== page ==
SLOVAKIA'S apparent inability to stamp out corruption in its public institutions may infect the cleaner workings of the EU once it becomes a member, a new study says.
The report by the Open Society Institute (OSI) is the result of a year of research into corruption in eight of the 10 countries slated to join the EU in 2004. It says that the widespread corruption endemic in most former Eastern-bloc countries could affect the dissemination of EU funds and disrupt the way the union operates after the new members are admitted.
Considering that "the majority of candidate states are clearly ranked by [corruption] perception surveys as significantly or much more corrupt than member states... the big EU enlargement question becomes not whether candidates are ready for the EU, but whether the EU is ready for them," the OSI report says.
The situation is all the more precarious because the EU "lacks a functioning anti-corruption strategy of its own," the report continues, warning that "under these circumstances, the EU urgently needs to beef up its corruption monitoring mechanisms, and establish anti-corruption standards across the Union."
Corruption in Slovakia is most prevalent in the health service, judiciary, privatisation, customs, and the police, the report says, noting that although the government has taken some significant steps to fight corruption, the problem is by no means solved.
"There has been a sea-change in government policy and political culture since 1998, and some of the foundations for an effective anti-corruption policy have been established, but the government needs to redouble efforts to implement its anti-corruption strategy," the OSI reports.
According to the study, one of the biggest challenges Slovakia faces is changing the mindset of its people, many of whom are used to handing out bribes here and there to make their lives easier.
"Public opinion appears to be more tolerant towards corruption than in any other EU candidate country," the report notes, adding that this high tolerance level "indicates a level of cultural acceptance of corruption that is likely to hinder efforts to fight corruption considerably."
Observers point out that public figures need to start setting better examples of honest behaviour. In its short history, the country has seen more than its fair share of shady deals carried out by the political elite, and some politicians have even publicly admitted to fiddling the system in order to get what they wanted.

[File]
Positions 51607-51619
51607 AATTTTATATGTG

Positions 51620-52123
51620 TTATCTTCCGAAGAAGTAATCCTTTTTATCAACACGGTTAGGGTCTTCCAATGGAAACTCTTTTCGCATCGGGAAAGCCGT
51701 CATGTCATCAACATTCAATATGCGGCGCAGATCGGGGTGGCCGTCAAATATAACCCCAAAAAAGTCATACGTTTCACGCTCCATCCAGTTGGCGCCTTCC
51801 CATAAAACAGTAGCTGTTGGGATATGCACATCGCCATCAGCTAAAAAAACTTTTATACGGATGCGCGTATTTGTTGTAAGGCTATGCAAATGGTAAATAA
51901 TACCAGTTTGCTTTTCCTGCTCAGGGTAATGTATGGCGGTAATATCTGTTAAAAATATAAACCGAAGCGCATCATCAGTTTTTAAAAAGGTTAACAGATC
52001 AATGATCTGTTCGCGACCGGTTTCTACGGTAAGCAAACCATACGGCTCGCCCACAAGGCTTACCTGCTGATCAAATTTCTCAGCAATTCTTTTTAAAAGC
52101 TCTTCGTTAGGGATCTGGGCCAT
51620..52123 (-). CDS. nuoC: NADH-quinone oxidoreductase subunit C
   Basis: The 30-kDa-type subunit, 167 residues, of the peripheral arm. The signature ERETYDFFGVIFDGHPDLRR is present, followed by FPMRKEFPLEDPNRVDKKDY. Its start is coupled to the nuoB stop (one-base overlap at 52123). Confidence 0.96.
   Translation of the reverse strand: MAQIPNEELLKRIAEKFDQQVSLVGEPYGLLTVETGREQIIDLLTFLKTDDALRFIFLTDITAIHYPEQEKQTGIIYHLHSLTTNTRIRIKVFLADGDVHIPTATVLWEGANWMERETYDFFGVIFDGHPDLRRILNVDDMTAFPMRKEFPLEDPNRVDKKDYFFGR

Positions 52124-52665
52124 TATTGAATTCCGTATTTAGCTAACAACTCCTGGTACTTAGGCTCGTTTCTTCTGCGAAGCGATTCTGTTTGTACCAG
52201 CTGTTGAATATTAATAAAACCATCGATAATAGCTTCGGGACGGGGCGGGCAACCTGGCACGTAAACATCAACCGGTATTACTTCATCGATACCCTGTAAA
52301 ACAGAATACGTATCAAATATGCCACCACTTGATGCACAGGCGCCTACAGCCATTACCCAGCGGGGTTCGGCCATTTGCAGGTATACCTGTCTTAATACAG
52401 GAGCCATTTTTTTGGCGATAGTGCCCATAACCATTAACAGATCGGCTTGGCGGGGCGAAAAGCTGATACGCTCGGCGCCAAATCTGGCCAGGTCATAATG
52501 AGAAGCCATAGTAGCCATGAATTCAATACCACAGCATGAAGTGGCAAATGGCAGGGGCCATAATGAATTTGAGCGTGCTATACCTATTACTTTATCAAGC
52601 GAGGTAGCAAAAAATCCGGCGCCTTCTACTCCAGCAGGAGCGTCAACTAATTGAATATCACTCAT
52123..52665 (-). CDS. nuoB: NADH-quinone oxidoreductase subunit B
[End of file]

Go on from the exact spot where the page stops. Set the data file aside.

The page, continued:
Although the government approved the National Programme for the Fight against Corruption in 2000, some of the most important elements of this initiative have yet to be implemented.
For example, fundamental reform of licensing processes has been blocked, while proposals to limit the immunity of MPs, improve provisions on conflict-of-interest and asset declarations and strengthen party funding regulations have not been carried out or have been rejected.
"Practically nothing has changed in Slovakia. The country has had a lot of political corruption scandals and it has been able to do very little about it," said Ivo Samson, analyst with the Slovak Foreign Policy Association.
"This has a negative impact on the thinking of individuals, who say: 'Why should we behave correctly when people in the public eye do not?' It has been seen that it doesn't pay to behave in a correct manner when there are examples at the highest level that go unpunished," he said.
It is also a question of habit, believes Emília Sičáková, president of Transparency International Slovakia, who worked on the OSI report.
"Some research shows that acceptance of corruption is as high as it is because people are used to a system that works, and they believe there is no other way to achieve their goals," she said.
"We need come up with anti-corruption systems that show people that they don't have to pay when they go to the doctor, for example. Then people will believe they can survive without paying the bribes."
She said Transparency International Slovakia supports educational programmes run in secondary schools and universities that show people how to get things done without resorting to illegal payouts.
"That sort of initiative should go hand in hand with [government reforms]. People need to feel and see that the changes are actually happening on a practical level as well as just in theory," she said.
But until such systems can be implemented and their effectiveness proved, experts are concerned that the EU may be asking for trouble when it admits Slovakia and nine other countries in 2004.
"After integration, corruption will not vanish [in Slovakia]. Rather, it will have a negative impact on the union as a whole," said analyst Ivo Samson.
"If a country has corrupted institutions, it will infect the larger institution that country is joining. Therefore, it might be better [if the EU] helps stamp out corruption before admitting these countries. After all, it can't kick a country out for bad behaviour once it is a member."